This month I’m delighted to welcome another West Australian writer to the Writers Ask Writers fold. Yvette Walker is the author of Letters to the End of Love – a gorgeous, lyrical meditation on art and love which was one of my favourite novels of last year. Yvette has resisted the urge to start a blog, which is somewhat ironic, given that the topic for our shared post is ‘writers in the digital age’… However, all is not lost, because she is on Facebook.
Today is the launch day for my third novel, The Ark. It is also nine years – not quite a decade – since the release of my debut novel A New Map of the Universe. Looking back at the writing and publishing of my first book, I find myself feeling quite astonished by the changes in the publishing industry in the intervening years.
When A New Map was published, ebooks were still a brand new technology and self-publishing was a fledgeling enterprise being undertaken by only the most adventurous, tech-savvy writers. It never crossed my mind that within a few years I would find myself creating an interactive self-published ebook with an interactive app.
And yet here I am. Set 25 years from now The Ark explores some of the pressing issues that face us today: climate change, post-peak oil, privacy, surveillance and connectedness. With such contemporary themes, it seemed fitting that the novel should also have a contemporary form; thus, from early in the writing process, I conceived of The Ark as a novel which would offer readers new ways to consume, connect with and interpret ‘fiction’.
I am not convinced by the predictions that paper books are going to become ‘extinct’ because I don’t believe that readers desire to have every reading experience augmented by digital bells and whistles; I believe that most of the time, what readers want is much the same as it has always been: a great story, well told. However, I do believe that there are some stories which might be enhanced by interactive multimedia reading experiences and I wanted to explore the possibilities of one such story.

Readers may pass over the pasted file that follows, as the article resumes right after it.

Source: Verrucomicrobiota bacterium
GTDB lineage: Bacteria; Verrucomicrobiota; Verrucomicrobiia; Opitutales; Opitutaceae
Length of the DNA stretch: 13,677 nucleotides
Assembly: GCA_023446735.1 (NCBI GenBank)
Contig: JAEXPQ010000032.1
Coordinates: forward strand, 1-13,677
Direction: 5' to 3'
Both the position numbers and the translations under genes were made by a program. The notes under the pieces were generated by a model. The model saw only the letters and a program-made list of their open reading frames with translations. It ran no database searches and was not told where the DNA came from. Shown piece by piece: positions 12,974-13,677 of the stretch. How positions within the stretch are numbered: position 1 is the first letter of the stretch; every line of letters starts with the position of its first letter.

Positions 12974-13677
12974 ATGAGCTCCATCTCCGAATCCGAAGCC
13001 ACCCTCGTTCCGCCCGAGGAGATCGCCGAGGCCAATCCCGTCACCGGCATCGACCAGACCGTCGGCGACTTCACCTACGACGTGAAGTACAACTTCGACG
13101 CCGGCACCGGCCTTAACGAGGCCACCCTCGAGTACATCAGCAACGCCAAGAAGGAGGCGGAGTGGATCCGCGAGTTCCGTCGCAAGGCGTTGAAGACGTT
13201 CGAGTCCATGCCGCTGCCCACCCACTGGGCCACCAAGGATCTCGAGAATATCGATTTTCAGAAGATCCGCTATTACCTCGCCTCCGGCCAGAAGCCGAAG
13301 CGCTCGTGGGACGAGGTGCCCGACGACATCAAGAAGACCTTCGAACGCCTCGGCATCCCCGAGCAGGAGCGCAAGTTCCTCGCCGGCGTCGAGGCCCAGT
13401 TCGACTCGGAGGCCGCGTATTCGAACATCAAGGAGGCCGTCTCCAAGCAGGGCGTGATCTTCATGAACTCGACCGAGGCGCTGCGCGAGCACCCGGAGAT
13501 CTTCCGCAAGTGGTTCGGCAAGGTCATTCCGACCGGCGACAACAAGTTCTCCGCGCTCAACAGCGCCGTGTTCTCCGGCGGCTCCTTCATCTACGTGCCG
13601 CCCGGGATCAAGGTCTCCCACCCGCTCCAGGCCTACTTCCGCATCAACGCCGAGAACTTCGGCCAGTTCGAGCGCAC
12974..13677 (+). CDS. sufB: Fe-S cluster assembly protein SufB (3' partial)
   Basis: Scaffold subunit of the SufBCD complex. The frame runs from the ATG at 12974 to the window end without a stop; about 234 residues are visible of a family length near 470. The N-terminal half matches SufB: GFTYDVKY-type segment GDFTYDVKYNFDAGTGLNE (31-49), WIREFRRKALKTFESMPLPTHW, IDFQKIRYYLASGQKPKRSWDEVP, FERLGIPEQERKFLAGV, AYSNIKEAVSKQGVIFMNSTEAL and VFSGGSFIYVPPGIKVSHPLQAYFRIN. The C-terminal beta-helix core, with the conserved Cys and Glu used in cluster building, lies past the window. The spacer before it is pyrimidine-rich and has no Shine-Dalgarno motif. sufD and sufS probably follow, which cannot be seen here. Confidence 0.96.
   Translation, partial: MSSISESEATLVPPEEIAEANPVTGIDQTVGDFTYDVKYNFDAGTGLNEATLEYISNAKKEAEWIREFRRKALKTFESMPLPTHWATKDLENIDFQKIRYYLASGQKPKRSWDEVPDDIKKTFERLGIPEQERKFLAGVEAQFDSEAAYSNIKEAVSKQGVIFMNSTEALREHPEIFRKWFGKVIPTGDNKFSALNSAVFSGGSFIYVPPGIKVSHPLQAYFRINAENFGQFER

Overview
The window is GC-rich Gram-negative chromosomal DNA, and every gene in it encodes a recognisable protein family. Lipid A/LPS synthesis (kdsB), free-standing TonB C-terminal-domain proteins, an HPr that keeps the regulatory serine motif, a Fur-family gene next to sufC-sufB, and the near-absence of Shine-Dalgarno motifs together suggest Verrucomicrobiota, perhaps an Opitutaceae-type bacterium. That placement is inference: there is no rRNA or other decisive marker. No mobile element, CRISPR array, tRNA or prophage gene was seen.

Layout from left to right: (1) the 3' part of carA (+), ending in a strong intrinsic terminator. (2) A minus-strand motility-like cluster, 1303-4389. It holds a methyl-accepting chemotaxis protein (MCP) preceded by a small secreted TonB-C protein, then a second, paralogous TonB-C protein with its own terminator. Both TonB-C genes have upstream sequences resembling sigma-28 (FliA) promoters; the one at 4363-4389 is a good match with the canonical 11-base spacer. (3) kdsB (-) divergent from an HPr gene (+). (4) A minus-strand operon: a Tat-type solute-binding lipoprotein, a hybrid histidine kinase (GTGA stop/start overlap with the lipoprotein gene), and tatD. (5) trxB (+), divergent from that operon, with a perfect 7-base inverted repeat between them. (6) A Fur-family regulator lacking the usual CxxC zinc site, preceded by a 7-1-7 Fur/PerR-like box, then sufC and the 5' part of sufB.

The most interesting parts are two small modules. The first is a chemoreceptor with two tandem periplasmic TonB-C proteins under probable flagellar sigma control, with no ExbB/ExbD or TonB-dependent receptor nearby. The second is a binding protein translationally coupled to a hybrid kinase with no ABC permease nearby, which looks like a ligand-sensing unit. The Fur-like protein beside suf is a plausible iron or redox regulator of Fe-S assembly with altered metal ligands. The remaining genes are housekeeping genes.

Through the novel’s accompanying app, readers will be able to tour the bunker which is The Ark’s setting, ‘eavesdrop’ on conversations between characters, read deleted scenes and bonus content, and create their own fictional responses to the world of the story to upload and share with other readers.
I feel privileged to have had the opportunity to create a work which is at the cutting edge of publishing. At the same time, the learning curve has been dizzying and I have spent many many hours engaged in tasks which have nothing at all to do with writing. Sometimes I fear that the opportunities this digital age affords the writer may also be the undoing of us, in the sense that we are in danger of becoming jack of all trades, master of none. And so, though I am very excited to see how readers respond to the interactive elements of The Ark, I am also very much looking forward to getting back to writing a plain, ordinary old book.
Emma Chapman says ‘as someone who has always been a recorder – what else is a writer, after all? – I love that I have a trail of breadcrumbs to remind me of who I was and how much I’ve changed.’
For Amanda Curtin, the greatest advantage of writing in a digital age is the access it provides to otherwise inaccessible information to assist with research, and the relief of never having to use a microfiche again!
For Dawn Barker, though the internet is a useful tool, her biggest challenge is finding the balance between its benefits and the endless distraction.
Yvette Walker mistrusts the internet, maintaining her faith in the book because ‘the book is not watching me. The book is not harvesting data about me. The book is not trying to sell me anything’.
Natasha Lester believes the digital age provides writers with ‘opportunities to have more control over the kind of work we produce, when we produce it, how we produce it’.
Sara Foster finds that the internet is ‘a fantastic tool for publishing and promotion, but also an endless noise-maker.’
Your turn: Does the digital world make things easier for writers, or were we better off without it? I’d love to hear your thoughts.